It’s Election Day in New York next Thursday! But instead of a titanic battle between ideologies–your Mitt Romneys vs. Barack Obamas, if you will–the options on the ballot will be little-noticed state legislative contests between candidates of the same party, often with few policy differences.
However, that doesn’t mean that there aren’t some exciting races happening. From “Who Gets Arrested for Raping a Grandmother?” to “Assemblywoman Caught Up in Sex Scandal with Two Young Men,” there’s been no shortage of nasty drama and mud slinging as voters head to the polls.
Here’s a breakdown of who’s running and why it might matter who wins. The list below focuses on Democratic races because the few Republican primaries in this staunchly blue city tend to have clear favorites or are taking place in such Democratic territory that the victor is reasonably likely to be irrelevant.
Terry Hinds, an attorney and chair of Community Board 17, will officially declared his candidacy for the State Assembly on Brooklyn45 tonight, an email advertising the television program excitedly announced earlier this evening. Mr. Hinds also confirmed his intentions over Twitter.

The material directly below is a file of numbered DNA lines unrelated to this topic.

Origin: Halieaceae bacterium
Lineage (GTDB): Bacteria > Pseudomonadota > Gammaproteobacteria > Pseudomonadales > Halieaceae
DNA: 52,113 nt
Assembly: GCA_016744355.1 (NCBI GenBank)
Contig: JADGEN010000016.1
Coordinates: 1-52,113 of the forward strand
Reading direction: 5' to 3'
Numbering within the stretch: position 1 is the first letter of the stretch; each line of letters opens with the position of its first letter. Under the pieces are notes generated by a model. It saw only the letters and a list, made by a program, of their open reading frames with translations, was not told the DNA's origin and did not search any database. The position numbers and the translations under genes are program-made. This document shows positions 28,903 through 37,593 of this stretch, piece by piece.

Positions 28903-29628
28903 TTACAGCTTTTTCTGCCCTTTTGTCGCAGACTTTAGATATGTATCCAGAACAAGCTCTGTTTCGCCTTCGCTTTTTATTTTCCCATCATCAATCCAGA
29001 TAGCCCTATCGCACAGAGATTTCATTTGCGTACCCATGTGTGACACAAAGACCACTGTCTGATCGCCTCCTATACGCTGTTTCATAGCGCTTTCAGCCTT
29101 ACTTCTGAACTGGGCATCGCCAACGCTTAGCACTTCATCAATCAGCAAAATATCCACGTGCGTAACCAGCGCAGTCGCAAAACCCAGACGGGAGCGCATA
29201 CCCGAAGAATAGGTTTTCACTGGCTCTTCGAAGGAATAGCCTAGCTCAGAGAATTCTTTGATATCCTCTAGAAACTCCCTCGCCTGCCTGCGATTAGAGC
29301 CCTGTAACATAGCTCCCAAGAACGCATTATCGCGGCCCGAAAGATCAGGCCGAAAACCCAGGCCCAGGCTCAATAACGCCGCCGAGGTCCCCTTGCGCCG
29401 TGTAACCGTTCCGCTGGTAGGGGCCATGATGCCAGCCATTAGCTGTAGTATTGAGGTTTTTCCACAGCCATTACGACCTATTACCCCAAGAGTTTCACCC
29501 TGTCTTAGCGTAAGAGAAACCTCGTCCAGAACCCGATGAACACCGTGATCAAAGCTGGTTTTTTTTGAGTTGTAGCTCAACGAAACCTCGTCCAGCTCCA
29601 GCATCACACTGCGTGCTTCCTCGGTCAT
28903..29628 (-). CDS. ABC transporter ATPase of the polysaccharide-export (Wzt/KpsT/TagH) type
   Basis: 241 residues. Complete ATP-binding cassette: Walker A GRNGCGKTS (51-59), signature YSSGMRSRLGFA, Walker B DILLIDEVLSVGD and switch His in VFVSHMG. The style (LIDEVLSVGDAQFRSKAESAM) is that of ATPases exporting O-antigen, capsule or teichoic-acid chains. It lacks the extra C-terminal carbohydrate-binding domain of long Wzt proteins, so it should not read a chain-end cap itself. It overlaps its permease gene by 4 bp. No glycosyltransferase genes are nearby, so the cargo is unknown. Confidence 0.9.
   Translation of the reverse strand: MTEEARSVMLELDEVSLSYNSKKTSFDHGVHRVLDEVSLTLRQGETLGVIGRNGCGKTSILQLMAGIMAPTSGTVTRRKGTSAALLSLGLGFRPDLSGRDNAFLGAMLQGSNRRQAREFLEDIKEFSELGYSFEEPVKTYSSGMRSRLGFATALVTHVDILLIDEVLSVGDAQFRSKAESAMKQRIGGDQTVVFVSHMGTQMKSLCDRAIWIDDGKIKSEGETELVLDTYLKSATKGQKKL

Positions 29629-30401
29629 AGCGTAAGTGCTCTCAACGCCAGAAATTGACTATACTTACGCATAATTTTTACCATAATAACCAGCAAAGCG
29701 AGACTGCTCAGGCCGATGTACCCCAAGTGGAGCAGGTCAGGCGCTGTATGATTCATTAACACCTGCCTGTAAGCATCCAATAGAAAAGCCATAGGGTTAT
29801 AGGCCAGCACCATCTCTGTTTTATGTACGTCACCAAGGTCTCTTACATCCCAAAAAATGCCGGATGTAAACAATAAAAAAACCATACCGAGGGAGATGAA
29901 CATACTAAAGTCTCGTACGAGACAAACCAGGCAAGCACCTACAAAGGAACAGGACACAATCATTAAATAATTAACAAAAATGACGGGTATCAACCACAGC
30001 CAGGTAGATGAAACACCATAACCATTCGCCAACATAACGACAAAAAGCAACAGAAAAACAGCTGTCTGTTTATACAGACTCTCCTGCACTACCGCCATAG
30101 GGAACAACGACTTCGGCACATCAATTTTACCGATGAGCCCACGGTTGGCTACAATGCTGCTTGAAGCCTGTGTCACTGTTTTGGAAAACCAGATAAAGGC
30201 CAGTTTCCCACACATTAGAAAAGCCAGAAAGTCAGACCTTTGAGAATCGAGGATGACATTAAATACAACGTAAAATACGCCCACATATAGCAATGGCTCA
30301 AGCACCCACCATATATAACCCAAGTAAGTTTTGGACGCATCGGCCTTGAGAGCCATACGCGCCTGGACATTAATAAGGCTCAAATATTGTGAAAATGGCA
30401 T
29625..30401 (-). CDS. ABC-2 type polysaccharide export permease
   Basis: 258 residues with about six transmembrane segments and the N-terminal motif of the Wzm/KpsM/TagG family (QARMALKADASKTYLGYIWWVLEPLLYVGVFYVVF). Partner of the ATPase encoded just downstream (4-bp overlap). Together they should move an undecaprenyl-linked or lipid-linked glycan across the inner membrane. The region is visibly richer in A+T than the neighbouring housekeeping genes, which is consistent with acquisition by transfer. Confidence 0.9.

The opponent he’s seeking to unseat is veteran Assemblyman Nick Perry, who’s served in his Central Brooklyn Assembly district for almost two decades. It’s not immediately clear what his campaign platform will be, but the Brooklyn45 email says he will discuss “why he is challenging the incumbent and about some of the needs of the community that he will focus on meeting when he is elected.”
Assemblyman Nick Perry told The Politicker this afternoon that he is considering making a run for Brooklyn borough president in 2013.
“I am giving it very serious consideration,” Perry said.
Perry is the deputy majority leader of the Assembly, but has been one of the quieter members of the chamber. He made some noise earlier this year when he voted in favor of same-sex marriage, after voting against it three times.
Asked to make his case for why he was the right man for the job, Perry said,
A bill by Brooklyn Assembly Nick Perry which would weaken the penalities for “sexting”–i.e. sending text messages with explicit photos among minors–has passed both houses of the legislature.
“As a parent, grandparent and elected representative, I could not in good conscience sit back and watch as children who acted with no malice, and without the Read More
Assemblyman Nick Perry was one of the Democrats who voted last night to legalize same-sex marriage after having opposed it in the past.
In the hallway just now, he told me he hasn’t changed, but the mood in his Brooklyn district had.
“I think my vote captures the sentiment of the majority of my constituents and soI feel that my vote is not representing my own position but the position of the people that I’m supposed to represent,” he said.